Written on: Updated on:
This has been a very interesting question to me lately. I recently read two fantastic articles about this exact question (sorry I can’t remember where) and it has started a chain reaction of events not only in my mind but also in my personal life.
The dictionary defines an entrepreneur as the following:
“A person who organizes, operates, and assumes the risk for a business venture.”
Interesting definition especially the risk element. A few years ago I got involved with my best friend in a business venture called Don’t-Q. While I had serious reservations about leaving my full-time job and joining him in this venture I finally made a decision one day, after months of meetings and confusion, to ‘just do it’.
I wasn’t sure about my decision and I was very concerned that my relationship with him would take a dive for the worse. The one thing I do feel I did right is that I took a calculated risk. This is important because I don’t like risk and truth be told, from what I’ve read recently, no entrepreneur likes risk.
In hindsight this was the most important decision of my life as a few months later my business partner and best friend passed away at the age of 25. It was a shock to us all but I thank God today that I did join arms in business with him because it was the best time of my life that I spent with him and I wouldn’t change it for the world.
Sure the business took a serious dive for the worse financially but at the end of the day this was not as important as was my time spent with him.
A few months later after his death I decided that the business was no longer for me. We had built up a serious brand and without him the business just didn’t feel the same.
What next… I had been doing this thing called Hartman Productions as a real sideline effort since 1997 and I decided that it was now time to apply my skills to what I know and try and make the business work.
I didn’t expect much but 2004/2005 was a year of fantastic results which have surpassed even my greatest expectations. Was this all co-incidence or did the world have some other purpose for me that even I could not understand?
See I don’t believe in co-incidence. The world is ultimately what we make it and it’s really all about timing and good luck. There was no co-incidence in me going into business with my best friend despite all the negative thoughts I was having and had I not done that my current business would still be a sideline hobby that never amounted to much.
In the article I read recently the author was saying that entrepreneurs don’t like risk but what clearly distinguishes them from “normal” people is that their ego’s take over. It is ego that drives an entrepreneur to succeed and more often than not it is also the driving force behind an entrepreneur’s failure because they think that they can take a market they know nothing about.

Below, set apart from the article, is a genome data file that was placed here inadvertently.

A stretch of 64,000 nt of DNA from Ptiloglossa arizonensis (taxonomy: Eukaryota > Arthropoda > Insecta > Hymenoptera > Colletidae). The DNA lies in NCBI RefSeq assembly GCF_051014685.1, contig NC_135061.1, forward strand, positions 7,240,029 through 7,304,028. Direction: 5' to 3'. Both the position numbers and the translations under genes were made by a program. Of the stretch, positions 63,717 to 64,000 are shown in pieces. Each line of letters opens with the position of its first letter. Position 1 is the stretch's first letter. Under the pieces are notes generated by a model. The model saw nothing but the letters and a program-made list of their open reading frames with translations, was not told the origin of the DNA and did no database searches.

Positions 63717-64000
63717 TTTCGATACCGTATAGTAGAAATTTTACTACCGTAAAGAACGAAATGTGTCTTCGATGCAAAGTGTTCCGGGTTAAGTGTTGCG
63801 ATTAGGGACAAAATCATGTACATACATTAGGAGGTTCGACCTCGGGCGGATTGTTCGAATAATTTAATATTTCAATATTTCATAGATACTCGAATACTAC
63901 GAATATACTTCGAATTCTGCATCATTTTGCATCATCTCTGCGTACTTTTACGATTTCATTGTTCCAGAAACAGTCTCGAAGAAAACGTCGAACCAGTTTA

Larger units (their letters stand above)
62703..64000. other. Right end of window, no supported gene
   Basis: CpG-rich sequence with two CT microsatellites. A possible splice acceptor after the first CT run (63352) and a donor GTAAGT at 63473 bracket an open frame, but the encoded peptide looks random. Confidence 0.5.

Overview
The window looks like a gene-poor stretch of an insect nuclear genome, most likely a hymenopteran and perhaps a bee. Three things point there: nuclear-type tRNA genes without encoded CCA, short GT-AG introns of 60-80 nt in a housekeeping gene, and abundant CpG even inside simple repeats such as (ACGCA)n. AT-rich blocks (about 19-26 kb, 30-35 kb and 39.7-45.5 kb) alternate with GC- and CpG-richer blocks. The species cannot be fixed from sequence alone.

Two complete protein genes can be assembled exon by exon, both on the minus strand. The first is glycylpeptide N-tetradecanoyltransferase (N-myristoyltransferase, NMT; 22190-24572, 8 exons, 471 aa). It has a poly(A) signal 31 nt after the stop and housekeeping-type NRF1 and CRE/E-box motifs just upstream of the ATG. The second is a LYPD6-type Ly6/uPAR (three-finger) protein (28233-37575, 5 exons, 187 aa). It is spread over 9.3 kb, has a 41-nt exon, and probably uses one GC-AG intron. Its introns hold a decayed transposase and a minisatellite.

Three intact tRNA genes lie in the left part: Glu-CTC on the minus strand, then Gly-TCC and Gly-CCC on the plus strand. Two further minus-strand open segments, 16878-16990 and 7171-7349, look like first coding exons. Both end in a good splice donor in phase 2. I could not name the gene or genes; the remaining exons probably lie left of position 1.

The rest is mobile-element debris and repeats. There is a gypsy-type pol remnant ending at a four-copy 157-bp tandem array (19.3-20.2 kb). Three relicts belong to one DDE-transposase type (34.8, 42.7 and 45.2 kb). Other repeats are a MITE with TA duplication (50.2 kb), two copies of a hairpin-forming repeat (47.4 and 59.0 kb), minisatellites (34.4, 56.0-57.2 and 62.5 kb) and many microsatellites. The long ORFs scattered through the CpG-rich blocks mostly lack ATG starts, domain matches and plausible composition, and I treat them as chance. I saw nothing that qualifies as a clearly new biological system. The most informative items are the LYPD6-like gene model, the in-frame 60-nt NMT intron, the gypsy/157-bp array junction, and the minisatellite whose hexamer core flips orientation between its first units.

The fact that ego overrides the risk factor an entrepreneur feels means that they can make the decision to do things despite all the odds stacked against them.
So the big question is do I have a big head? :)
Well I try and think not. As mentioned before I like to take calculated risk because I just don’t like failure. I never jump into a decision and I always weigh up the good and the bad options and base my decision on this.
Am I an entrepreneur? Well I guess the fact that I am here means that the answer is yes but I do still have a LONG way to go before I can successfully say I have achieved what I wanted to in life.
In the US (another article I read) the entrepreneur market is now almost completely over-saturated. The big problem in the US is that big corporate companies are now working out entrepreneur’s from their areas of expertise because they need to remain innovative and stay one step ahead of their competitors. A great example of this is that Walmart (a huge US supermarket) is now offering Web Design to its clients……. How the hell does a company like Walmart justify this as an area of their expertise?
The question I started asking myself is does this relate to a South African market? I thought long and hard and came up with the conclusion that at the end of the day there are still countless ways for an entrepreneur in South Africa to make money - and lots of it. I’m still trying to find my niche but I think if we’re all clever we can make some decent money as there is a world of opportunity out there for us in this country.
Risk is very important at the end of the day but I came to realise at my time with Don’t-Q that you haven’t truly experienced your business until you’ve really struggled financially and emotionally within it. I’ve seen the good and the bad and I’ve come through it a stronger person and I now welcome the next opportunity that presents itself to me in my life.